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More About the Upcoming Star Trek and it Being 3D Vision Ready

June 17th, 2012 · 6 Comments · Stereo 3D Games


Back in April there was some interesting information that the upcoming Star Trek game in the form of a third-person shooter will be 3D Vision Ready and now there is some more information that you might find interesting. The good news is that the game has been planned with stereoscopic 3D support from the start, so it should really be a really nice, it is a shame that we’ll have wait until 2013 for the game to come out…

“We’ve partnered with NVIDIA using their 3D Vision technology to bring the entire world to life in 3D, and more importantly the game has been made to be 3D from day one. The team sat there at Digital Extremes going, ‘how do we create a game with 3D in mind, so that the 3D is adding to the experience, bringing fans into the world of Star Trek?’ We sat down with the NVIDIA team and Digital Extremes development team and said, ‘what can we do to add 3D in, not just to say w’ve done it in 3D?’, but the matter of the fact is that we want to be able to enhance the experience, so when consumers play the game they feel much further and deeper into the Star Trek universe.”

On top of being 3D Vision Ready, the upcoming Star Trek game will also support DirectX 11, will be using tessellation and have support for more realistic physics relying on Nvidia’s PhysX technology. Things look promising, but lets us wait and see what we’ll be the thing you get when the game finally comes out…

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6 responses so far ↓

  • 1 Harrowing Life // Jun 19, 2012 at 04:32

    I love the following comment on the video
    “nVIDIA 3D Vision or 3DTV Play is completely crap. You can either run´╗┐ the game in 1920×1080@24fps (laggy as hell) or in 1280×720@60 (not that laggy bug crappy graphic quality).”
    Posted by an3k 4 days ago

    What is with people… Granted HDMI1.4 does this but us PC users have Dual-DVI :D

  • 2 artox // Jun 19, 2012 at 11:15

    Well this is entirely Nvidia’s fault. Most gamers nowadays prefer playing on their big screen hdtvs or projectors in 3d instead of a 24″ or 27″ (best case scenario) 3d monitor. For current gen 3dtvs hdmi 1.4a is limiting to the specs covered by 3dtvplay, but this doesn’t mean that Nvidia can’t and shouldn’t offer SBS in 1080p@60hz per eye, which is what every normal person playing with 3dtplay ask for from a very long time. Instead they end up not listening to the community and not offering features, already available with iz3d and Tridef. I fully support the comment above, neglecting your consumers is not the way to go and Nvidia should know better.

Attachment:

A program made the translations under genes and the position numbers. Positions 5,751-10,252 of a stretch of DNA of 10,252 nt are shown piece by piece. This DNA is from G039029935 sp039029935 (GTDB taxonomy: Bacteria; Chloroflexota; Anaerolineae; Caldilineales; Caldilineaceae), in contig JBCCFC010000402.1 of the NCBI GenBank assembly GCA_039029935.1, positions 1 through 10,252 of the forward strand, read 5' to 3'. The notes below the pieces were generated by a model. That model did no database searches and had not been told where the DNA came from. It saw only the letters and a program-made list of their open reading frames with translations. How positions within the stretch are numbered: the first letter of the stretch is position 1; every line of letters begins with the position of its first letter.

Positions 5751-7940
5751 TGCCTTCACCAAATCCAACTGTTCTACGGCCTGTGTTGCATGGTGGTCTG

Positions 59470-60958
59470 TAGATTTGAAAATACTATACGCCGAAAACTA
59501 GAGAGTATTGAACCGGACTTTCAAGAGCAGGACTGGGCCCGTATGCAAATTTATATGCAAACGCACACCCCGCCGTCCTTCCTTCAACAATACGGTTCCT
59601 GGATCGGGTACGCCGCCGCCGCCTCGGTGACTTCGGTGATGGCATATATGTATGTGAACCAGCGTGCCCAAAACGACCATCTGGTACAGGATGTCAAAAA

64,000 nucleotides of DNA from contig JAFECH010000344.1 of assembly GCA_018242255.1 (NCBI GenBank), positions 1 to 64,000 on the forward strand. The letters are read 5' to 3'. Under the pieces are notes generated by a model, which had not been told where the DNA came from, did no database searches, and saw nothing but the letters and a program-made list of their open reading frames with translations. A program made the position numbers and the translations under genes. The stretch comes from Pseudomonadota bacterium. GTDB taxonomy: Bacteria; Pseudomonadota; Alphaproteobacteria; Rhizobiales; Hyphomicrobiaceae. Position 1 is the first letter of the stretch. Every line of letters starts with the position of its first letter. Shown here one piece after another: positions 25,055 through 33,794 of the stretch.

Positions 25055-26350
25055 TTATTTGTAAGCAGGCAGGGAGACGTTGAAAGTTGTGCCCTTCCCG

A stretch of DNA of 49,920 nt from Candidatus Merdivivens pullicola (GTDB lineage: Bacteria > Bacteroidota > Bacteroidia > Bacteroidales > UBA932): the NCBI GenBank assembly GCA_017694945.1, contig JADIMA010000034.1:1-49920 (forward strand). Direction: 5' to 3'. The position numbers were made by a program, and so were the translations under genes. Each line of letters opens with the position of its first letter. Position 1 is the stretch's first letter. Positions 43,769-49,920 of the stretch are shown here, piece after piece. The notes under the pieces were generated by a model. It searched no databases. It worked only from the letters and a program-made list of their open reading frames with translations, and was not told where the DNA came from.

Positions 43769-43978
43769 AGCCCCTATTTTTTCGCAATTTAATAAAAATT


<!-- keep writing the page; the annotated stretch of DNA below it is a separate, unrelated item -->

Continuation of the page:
• 3 Harrowing Life // Jun 19, 2012 at 18:38

    Artox, surely HDMI1.4a would offer 1080p@60Hz to both eyes if the bandwidth wasn’t a limitation. Are you referring to Half-SBS modes? Please correct me if I’m wrong here, I just heard that the reason 1080p on HDMI1.4a was 24Hz per eye was because of bandwidth limitations.

  • 4 josh // Jun 19, 2012 at 18:52

    I guess this might be a good opportunity to ask. Why do 3D HDTVs not have DVI-D? I would buy a 3dtv instantly if this existed.

  • 5 Harrowing Life // Jun 19, 2012 at 23:29

    I agree that 3DTV’s should have Dual-DVI (And maybe that new video method thats coming out, not DisplayPort, I’ve forgotten what its called but it could handle 4K @ 120Hz from what I read)

    To my understanding 1920x1080p@60Hz is the limit, meaning 30FPS per eye, then you add in overheads to the transport stream HDMI cables use and a few other issues which then ends up at 24FPS per eye. Other output methods like Checkboard lower the resolution of the image like. Think of the Half-SBS stuff we download like videos from YouTube, where we manually set the Output Ratio to 16:9. Yes its better than 720p to our eyes, but its still not full 1080p. I’m in full agreement that nVidia should open 3D Vision up giving us the same features we had in the past, including OpenGL so we can play games like Doom.

    I’m not sure if many people remember the old 3D Drivers with nVidia. Every output method back then was supported, no device restrictions! I used Interleaved with this drive with a $15 pair of Shutter Glasses on the CRT. (I found Interleaved had less Ghosting, hence using it with the resolution loss, my point here is I could chose the Output Method)

    @Bloddy it would be great to see you write a article on the old S3D nVidia drivers and how much we’ve lost with the new 3D Vision :)

  • 6 artox // Jun 20, 2012 at 16:35

    Yeah, the old drivers were great, but back then Nvidia offered support only on the software side. Now they want to sell their 3dvision emitters and glasses, and have deals with various monitor manufacturers, so they simply have no interest in supporting more modes, which won’t be used on their hardware. This is not a random decision, they are doing this simply because the income from the 3dtvplay software cannot compare to the income from their own glasses and sold monitors from partner companies. To put it simply, unless someone comes up with a modified driver, or Nvidia management is changed we are not seeing SBS.
    BTW, I think you are referring to Thunderbold port, but this is tech pushed by Apple, so I’m not sure if HDTV manufacturers will go for it, besides, newer hdmi chips can handle 4k or 1080p@60 in 3d. Integrating new connectivity options is cumbersome, since it involves all market participants, bare in mind that even Apple put a hdmi port in its newest iteration of Macbooks.

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